Frequently Asked Questions  

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Do I have to be a science major to go to medical school?

No. Your major is not important as long as you complete the pre-requisite course work to satisfy the admissions requirements and prepare for the standardized admissions test in your field of interest.

Will majoring in science give me an advantage in applying to medical school?

Not necessarily. Most medical schools are looking for well rounded students who have an aptitude for science. They do not give preference to science majors. Taking additional science courses may be beneficial in preparing for standardized exams, but the questions in standardized exams are based on knowledge found in introductory level science courses. The additional science background may also be especially helpful for preparation for the first two years of classes in medical school.

Should I minor or take a double major?

Only if you are truly interested in another field of study. There is no evidence that those students who have a second major or minor have a better chance of acceptance into medical school than those who do not.

Should I take a commercial prep course before taking the MCATs?

There is no hard evidence that commercial courses produce significant gains in test scores. These courses may benefit students who need the extra motivation to buckle down and study. They do provide the opportunity to take multiple full length practice test in real time situations. However, motivated students can do the same on their own or in a study group. There are plenty of practice materials available and practice exams are even offered by the AAMC. The Director of the Center for Student Learning here at C of C works with students to prepare for standardized tests, both individually and in groups.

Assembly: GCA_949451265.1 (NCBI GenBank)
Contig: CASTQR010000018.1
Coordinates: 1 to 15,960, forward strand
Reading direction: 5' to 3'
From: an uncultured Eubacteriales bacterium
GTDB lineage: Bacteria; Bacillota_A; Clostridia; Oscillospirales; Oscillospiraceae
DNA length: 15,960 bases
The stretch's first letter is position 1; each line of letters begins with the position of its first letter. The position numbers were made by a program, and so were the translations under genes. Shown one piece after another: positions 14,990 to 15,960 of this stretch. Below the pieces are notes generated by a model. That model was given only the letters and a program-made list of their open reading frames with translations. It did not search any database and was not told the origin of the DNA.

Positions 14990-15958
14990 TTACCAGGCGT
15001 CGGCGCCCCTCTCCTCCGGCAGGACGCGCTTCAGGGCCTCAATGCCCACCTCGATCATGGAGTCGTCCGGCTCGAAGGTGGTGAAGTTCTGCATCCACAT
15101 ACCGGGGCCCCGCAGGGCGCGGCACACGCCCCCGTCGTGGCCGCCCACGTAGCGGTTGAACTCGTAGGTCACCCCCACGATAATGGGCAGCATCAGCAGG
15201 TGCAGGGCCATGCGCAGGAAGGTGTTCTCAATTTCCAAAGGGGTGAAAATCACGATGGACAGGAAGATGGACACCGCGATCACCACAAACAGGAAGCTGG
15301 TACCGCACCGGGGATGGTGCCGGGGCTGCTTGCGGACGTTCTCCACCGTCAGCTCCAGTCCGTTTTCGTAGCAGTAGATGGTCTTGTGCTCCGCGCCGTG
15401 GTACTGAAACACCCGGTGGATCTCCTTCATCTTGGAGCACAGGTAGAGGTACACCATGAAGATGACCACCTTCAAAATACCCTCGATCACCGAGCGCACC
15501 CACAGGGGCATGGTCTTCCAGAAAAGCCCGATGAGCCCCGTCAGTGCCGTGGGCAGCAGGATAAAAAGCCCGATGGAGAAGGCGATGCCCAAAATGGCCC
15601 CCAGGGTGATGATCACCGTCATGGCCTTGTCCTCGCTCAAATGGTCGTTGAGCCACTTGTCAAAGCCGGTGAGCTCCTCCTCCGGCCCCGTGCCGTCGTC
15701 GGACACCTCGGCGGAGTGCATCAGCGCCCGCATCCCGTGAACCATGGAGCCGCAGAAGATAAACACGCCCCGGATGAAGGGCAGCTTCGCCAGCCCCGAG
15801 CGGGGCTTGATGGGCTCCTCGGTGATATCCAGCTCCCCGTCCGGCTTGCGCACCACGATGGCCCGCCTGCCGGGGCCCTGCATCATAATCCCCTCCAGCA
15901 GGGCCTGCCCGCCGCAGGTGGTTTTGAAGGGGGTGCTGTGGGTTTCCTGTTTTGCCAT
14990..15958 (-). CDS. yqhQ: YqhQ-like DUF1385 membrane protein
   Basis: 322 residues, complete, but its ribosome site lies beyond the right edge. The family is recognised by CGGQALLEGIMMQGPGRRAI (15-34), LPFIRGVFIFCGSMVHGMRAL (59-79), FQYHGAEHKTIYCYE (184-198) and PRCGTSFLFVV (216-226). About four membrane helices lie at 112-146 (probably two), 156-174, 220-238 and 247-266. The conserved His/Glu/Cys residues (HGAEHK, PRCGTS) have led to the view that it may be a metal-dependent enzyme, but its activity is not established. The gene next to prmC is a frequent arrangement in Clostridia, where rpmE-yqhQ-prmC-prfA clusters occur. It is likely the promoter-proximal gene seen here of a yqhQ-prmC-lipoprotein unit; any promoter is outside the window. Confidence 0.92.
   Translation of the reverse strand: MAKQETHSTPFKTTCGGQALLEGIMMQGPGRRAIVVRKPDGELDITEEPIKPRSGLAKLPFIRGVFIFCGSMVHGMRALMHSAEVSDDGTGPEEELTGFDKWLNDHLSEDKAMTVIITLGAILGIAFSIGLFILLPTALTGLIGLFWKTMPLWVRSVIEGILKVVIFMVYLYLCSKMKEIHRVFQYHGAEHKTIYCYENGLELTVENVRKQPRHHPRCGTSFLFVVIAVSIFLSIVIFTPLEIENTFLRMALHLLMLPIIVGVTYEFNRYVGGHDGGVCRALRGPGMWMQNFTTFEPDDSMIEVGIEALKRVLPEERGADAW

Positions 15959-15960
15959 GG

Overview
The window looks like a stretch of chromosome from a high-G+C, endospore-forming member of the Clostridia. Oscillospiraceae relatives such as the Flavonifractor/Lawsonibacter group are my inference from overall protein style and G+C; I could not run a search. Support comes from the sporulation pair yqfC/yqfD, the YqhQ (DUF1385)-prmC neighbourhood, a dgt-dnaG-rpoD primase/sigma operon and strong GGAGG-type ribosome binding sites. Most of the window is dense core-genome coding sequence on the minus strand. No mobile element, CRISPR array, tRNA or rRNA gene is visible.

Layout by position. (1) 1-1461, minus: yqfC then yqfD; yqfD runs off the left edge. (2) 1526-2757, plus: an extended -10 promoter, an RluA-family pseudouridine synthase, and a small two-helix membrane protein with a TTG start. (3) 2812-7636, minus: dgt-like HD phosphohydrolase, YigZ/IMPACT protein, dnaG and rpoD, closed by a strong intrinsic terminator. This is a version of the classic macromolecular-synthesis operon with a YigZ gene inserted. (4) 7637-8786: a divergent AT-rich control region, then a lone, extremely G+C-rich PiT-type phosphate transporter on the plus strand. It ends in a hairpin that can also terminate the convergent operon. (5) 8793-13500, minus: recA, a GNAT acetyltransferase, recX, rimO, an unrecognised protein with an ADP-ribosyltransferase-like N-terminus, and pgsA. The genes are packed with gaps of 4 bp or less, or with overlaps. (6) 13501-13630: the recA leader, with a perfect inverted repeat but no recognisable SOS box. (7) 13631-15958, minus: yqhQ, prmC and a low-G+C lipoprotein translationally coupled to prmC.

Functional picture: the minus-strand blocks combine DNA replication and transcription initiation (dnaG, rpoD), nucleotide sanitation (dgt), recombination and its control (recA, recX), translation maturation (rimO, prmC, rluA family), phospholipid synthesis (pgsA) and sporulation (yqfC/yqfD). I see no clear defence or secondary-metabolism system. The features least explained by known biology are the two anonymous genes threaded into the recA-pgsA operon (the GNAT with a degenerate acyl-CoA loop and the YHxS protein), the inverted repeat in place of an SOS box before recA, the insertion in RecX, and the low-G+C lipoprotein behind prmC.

Can I take required courses in the summer and/or at another institution?

In general, it is best to take your required courses at your primary academic institution and during the regular school session. Professional schools want to know that a student can handle science courses while taking a normal academic load. If you have a compelling reason, for taking a course during the summer, for example to be able to get the proper course sequence, then do so. You should try, at least, to take the course at your primary institution or one with equivalent academic rigor. Taking your science courses in a piecemeal fashion and at a two-year institution may be looked on with suspicion by health professions schools. You should also check with the appropriate department to see that the credits from another institution will transfer.

Can I get into medical school in less than 4 years?

Yes, however, this is not the norm and is not recommended for most students. The two medical schools in South Carolina require a minimum of three years of undergraduate work or 90 hours to matriculate into their programs. However, this requires students to squeeze all their required courses and take the MCAT exam by the end of their sophomore year. Four years of undergraduate preparation allows time for students to explore, grow, mature, and have experiences that enrich their lives and make them better medical school candidates.